BORIS Johnson has vowed to “keep going” after his authority was dealt a series of blows by a double by-election defeat which triggered the resignation of a Cabinet minister.

The Prime Minister acknowledged on Friday that losing the former Tory stronghold of Tiverton and Honiton to the LibDems as well as surrendering Wakefield to Labour was “tough”, but he insisted he was pushing on, and vowed to “listen” to voters.

In Tiverton and Honiton the Liberal Democrats overturned a 24,000 Tory majority to win, while Labour reclaimed Wakefield with a majority of more than 4000.

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Conservative Party co-chairman Oliver Dowden quit, saying he and Tory supporters are “distressed and disappointed by recent events”, telling Johnson that “someone must take responsibility”.

Johnson, speaking to broadcasters 4000 miles away in Rwanda, where he is at a Commonwealth summit, thanked the former culture minister for his “excellent” service in the role.

The Prime Minister said he would take responsibility, but stressed the cost-of-living crisis was the most important thing for voters, saying it is “true that in mid-term governments post-war lose by-elections”.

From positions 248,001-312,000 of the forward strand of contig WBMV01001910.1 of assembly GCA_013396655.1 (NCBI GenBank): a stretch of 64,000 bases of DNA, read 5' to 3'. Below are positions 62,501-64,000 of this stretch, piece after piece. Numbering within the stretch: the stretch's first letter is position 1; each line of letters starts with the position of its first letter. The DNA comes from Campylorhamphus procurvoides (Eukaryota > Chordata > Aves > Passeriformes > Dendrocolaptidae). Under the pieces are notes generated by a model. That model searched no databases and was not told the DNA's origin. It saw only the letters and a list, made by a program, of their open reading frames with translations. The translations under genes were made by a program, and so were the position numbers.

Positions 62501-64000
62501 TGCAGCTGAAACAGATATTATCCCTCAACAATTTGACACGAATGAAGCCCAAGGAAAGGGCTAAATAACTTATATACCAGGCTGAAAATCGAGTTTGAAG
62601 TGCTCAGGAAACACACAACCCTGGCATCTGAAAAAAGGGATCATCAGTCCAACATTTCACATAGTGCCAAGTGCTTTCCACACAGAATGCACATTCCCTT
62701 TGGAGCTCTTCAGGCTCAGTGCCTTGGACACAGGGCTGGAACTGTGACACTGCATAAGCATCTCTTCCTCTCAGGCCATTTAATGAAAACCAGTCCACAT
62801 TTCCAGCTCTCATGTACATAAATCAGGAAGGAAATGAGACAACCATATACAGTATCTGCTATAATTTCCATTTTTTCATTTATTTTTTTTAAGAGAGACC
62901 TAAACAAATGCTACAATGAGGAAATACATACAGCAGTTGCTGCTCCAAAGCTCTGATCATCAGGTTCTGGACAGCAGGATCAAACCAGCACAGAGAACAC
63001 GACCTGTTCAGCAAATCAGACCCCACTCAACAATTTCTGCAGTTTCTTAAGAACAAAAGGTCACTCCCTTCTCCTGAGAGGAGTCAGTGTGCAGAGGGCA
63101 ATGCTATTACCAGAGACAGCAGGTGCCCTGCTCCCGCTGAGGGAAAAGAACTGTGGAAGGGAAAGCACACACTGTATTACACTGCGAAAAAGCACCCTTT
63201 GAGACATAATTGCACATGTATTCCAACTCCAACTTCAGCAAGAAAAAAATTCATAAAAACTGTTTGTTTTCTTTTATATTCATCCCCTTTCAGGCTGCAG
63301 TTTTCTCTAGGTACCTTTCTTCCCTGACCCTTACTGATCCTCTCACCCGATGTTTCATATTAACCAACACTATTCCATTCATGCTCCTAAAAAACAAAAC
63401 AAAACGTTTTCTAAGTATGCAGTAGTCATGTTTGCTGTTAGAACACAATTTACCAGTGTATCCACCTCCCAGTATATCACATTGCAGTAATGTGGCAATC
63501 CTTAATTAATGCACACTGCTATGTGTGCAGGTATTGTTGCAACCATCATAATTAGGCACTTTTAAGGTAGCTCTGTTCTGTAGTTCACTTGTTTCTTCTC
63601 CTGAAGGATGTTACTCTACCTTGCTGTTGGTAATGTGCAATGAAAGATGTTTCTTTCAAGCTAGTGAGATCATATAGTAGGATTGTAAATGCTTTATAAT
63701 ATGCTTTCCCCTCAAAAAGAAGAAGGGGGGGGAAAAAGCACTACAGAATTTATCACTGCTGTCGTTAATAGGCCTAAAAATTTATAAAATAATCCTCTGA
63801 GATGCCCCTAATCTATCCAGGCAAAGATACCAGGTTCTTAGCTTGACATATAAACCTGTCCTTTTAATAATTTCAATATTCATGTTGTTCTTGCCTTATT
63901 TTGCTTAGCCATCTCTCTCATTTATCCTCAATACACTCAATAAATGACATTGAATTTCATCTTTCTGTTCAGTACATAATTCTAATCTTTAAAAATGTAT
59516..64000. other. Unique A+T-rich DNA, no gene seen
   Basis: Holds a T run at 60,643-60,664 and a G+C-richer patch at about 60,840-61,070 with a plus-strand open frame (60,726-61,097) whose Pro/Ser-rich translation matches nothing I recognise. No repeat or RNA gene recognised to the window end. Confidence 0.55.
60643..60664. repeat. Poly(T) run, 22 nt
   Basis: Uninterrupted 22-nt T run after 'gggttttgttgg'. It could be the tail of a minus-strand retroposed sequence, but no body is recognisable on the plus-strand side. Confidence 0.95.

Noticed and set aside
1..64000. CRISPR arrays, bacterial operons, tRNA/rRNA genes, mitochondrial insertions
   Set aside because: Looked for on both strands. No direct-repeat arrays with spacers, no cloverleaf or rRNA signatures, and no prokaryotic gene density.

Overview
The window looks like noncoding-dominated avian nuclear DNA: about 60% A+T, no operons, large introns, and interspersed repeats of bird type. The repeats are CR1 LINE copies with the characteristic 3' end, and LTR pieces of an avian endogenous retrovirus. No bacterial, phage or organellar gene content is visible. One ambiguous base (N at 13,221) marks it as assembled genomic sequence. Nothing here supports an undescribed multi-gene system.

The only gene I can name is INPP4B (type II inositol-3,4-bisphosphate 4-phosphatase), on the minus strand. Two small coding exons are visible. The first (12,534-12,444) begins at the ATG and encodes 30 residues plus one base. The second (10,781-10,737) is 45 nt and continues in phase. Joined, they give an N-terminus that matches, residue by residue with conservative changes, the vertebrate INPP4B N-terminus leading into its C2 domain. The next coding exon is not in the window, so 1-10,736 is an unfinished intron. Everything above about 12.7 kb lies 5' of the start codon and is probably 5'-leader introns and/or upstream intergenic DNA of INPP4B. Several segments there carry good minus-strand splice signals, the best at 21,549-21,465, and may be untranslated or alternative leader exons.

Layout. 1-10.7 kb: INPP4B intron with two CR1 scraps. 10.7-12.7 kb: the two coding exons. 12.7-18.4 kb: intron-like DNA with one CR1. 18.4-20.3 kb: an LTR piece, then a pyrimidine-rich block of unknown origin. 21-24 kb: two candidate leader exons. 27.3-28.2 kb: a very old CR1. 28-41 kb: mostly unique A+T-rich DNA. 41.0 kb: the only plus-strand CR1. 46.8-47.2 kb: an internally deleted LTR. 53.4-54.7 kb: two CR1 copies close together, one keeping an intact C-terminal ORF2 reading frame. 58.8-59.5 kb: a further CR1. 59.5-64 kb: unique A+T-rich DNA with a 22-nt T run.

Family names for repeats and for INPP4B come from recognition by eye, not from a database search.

“It’s absolutely true we’ve had some tough by-election results, they’ve been, I think, a reflection of a lot of things, but we’ve got to recognise voters are going through a tough time at the moment,” he said at a conference centre in Kigali.

“I think as a Government I’ve got to listen to what people are saying – in particular to the difficulties people are facing over the cost of living, which I think for most people is the number one issue.

“We’re now facing pressures on the cost of living, we’re seeing spikes in fuel prices, energy costs, food costs – that’s hitting people.

“We’ve got to recognise there is more we’ve got to do and we certainly will, we will keep going addressing the concerns of people until we get through this patch.”

In Tiverton & Honiton, the LibDems needed a swing of at least 22.8 percentage points to win – in other words, 23 in every 100 people in the constituency who voted Conservative at the 2019 General Election needed to switch directly to the LibDems.

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In the event they managed a swing of 29.9 points: large enough to rank as the sixth biggest swing against a government since 1945 in a by-election that saw a change in both party and MP.

The biggest swing of this kind took place in July 1993 at the Christchurch by-election, which was won by the LibDems on a 35.4 point swing from the Conservatives.

Meanwhile Labour needed a much smaller swing of just 3.8 percentage points to take Wakefield from the Conservatives.

They won the seat on a swing of 12.7 points – coincidentally, exactly the same size swing Labour achieved the last time it won a seat from the Tories at a by-election, in Corby in 2012.